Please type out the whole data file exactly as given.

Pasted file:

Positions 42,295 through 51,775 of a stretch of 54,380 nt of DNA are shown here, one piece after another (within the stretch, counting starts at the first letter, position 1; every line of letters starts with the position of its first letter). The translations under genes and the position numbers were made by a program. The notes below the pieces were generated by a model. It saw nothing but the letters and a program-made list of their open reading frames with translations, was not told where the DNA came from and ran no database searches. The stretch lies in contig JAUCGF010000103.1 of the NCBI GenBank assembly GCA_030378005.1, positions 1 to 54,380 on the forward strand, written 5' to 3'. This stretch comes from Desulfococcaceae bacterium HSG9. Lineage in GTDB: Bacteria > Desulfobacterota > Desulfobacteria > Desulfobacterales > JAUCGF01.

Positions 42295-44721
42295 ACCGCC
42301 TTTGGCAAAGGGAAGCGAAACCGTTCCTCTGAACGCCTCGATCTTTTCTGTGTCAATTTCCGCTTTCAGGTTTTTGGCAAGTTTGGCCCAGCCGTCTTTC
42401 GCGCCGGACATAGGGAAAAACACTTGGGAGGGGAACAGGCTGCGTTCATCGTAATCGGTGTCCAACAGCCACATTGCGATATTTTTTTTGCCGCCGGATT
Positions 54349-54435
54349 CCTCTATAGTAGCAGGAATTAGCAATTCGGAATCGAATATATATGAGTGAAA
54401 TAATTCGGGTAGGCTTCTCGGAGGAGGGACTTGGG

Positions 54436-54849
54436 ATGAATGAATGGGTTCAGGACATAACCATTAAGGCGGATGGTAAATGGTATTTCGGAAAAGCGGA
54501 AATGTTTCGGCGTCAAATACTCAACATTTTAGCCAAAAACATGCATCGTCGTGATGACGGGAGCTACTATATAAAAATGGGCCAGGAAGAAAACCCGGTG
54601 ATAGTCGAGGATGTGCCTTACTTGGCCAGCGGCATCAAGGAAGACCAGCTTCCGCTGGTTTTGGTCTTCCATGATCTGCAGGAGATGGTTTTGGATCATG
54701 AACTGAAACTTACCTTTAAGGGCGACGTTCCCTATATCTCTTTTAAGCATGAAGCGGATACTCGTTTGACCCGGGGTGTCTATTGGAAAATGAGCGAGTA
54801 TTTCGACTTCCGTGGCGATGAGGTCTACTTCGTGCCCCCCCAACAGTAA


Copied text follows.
Positions 42,295 through 51,775 of a stretch of 54,380 nt of DNA are shown here, one piece after another (within the stretch, counting starts at the first letter, position 1; every line of letters starts with the position of its first letter). The translations under genes and the position numbers were made by a program. The notes below the pieces were generated by a model. It saw nothing but the letters and a program-made list of their open reading frames with translations, was not told where the DNA came from and ran no database searches. The stretch lies in contig JAUCGF010000103.1 of the NCBI GenBank assembly GCA_030378005.1, positions 1 to 54,380 on the forward strand, written 5' to 3'. This stretch comes from Desulfococcaceae bacterium HSG9. Lineage in GTDB: Bacteria > Desulfobacterota > Desulfobacteria > Desulfobacterales > JAUCGF01.

Positions 42295-44721
42295 ACCGCC
42301 TTTGGCAAAGGGAAGCGAAACCGTTCCTCTGAACGCCTCGATCTTTTCTGTGTCAATTTCCGCTTTCAGGTTTTTGGCAAGTTTGGCCCAGCCGTCTTTC
42401 GCGCCGGACATAGGGAAAAACACTTGGGAGGGGAACAGGCTGCGTTCATCGTAATCGGTGTCCAACAGCCACATTGCGATATTTTTTTTGCCGCCGGATT
Positions 54349-54435
54349 CCTCTATAGTAGCAGGAATTAGCAATTCGGAATCGAATATATATGAGTGAAA
54401 TAATTCGGGTAGGCTTCTCGGAGGAGGGACTTGGG

Positions 54436-54849
54436 ATGAATGAATGGGTTCAGGACATAACCATTAAGGCGGATGGTAAATGGTATTTCGGAAAAGCGGA
54501 AATGTTTCGGCGTCAAATACTCAACATTTTAGCCAAAAACATGCATCGTCGTGATGACGGGAGCTACTATATAAAAATGGGCCAGGAAGAAAACCCGGTG
54601 ATAGTCGAGGATGTGCCTTACTTGGCCAGCGGCATCAAGGAAGACCAGCTTCCGCTGGTTTTGGTCTTCCATGATCTGCAGGAGATGGTTTTGGATCATG
54701 AACTGAAACTTACCTTTAAGGGCGACGTTCCCTATATCTCTTTTAAGCATGAAGCGGATACTCGTTTGACCCGGGGTGTCTATTGGAAAATGAGCGAGTA
54801 TTTCGACTTCCGTGGCGATGAGGTCTACTTCGTGCCCCCCCAACAGTAA